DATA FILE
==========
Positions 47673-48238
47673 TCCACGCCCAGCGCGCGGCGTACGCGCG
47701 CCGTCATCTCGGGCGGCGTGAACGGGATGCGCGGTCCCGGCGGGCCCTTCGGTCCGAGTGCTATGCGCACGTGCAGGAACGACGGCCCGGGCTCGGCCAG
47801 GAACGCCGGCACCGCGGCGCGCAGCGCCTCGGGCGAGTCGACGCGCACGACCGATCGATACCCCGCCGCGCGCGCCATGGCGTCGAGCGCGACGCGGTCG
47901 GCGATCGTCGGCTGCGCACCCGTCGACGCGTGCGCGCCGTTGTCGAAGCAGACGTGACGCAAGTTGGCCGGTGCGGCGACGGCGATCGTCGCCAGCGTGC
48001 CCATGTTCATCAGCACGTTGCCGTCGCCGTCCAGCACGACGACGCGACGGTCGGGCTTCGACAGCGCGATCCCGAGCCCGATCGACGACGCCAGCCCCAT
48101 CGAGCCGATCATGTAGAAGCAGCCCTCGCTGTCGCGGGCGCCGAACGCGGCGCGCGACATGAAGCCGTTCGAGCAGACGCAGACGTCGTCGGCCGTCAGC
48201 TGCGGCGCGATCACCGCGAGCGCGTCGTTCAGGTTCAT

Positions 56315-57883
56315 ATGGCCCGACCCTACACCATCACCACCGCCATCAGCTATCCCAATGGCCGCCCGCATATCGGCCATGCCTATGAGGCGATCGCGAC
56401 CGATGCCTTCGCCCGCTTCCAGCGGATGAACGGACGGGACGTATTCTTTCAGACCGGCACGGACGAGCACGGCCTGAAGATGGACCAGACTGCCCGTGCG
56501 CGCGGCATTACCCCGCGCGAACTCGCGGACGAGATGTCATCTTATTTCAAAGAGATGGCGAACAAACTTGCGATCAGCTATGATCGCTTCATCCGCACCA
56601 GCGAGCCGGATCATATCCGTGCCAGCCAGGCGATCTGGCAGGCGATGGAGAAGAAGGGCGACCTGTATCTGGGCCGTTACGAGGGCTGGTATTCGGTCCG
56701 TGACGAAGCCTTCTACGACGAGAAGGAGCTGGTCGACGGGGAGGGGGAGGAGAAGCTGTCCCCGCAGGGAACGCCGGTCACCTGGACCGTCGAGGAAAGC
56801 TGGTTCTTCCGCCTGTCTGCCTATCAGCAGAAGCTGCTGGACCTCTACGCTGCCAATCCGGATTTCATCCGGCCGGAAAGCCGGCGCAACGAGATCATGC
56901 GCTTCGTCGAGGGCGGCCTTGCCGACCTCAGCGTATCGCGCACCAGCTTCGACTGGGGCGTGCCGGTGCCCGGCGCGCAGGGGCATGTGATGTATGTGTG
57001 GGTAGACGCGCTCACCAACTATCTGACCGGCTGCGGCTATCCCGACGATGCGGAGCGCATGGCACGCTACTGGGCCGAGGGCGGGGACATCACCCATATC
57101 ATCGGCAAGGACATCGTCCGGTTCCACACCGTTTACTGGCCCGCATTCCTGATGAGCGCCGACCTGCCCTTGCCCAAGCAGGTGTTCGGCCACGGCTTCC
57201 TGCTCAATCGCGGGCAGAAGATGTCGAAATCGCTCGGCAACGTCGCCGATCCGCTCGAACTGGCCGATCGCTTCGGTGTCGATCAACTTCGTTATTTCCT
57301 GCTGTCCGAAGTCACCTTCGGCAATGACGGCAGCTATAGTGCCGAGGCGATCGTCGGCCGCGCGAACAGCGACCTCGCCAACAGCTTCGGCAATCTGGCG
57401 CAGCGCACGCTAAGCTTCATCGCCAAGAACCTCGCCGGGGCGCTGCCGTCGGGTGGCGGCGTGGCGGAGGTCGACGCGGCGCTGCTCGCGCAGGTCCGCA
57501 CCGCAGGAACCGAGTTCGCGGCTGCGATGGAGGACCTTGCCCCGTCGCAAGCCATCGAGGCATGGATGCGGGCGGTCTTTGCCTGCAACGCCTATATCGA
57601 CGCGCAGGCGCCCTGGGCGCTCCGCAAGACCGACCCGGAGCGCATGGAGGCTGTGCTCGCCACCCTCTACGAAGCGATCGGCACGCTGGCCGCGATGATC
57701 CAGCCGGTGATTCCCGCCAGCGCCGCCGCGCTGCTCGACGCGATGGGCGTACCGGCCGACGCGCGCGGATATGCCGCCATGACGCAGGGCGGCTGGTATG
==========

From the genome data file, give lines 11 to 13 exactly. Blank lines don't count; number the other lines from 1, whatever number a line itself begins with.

56401 CGATGCCTTCGCCCGCTTCCAGCGGATGAACGGACGGGACGTATTCTTTCAGACCGGCACGGACGAGCACGGCCTGAAGATGGACCAGACTGCCCGTGCG
56501 CGCGGCATTACCCCGCGCGAACTCGCGGACGAGATGTCATCTTATTTCAAAGAGATGGCGAACAAACTTGCGATCAGCTATGATCGCTTCATCCGCACCA
56601 GCGAGCCGGATCATATCCGTGCCAGCCAGGCGATCTGGCAGGCGATGGAGAAGAAGGGCGACCTGTATCTGGGCCGTTACGAGGGCTGGTATTCGGTCCG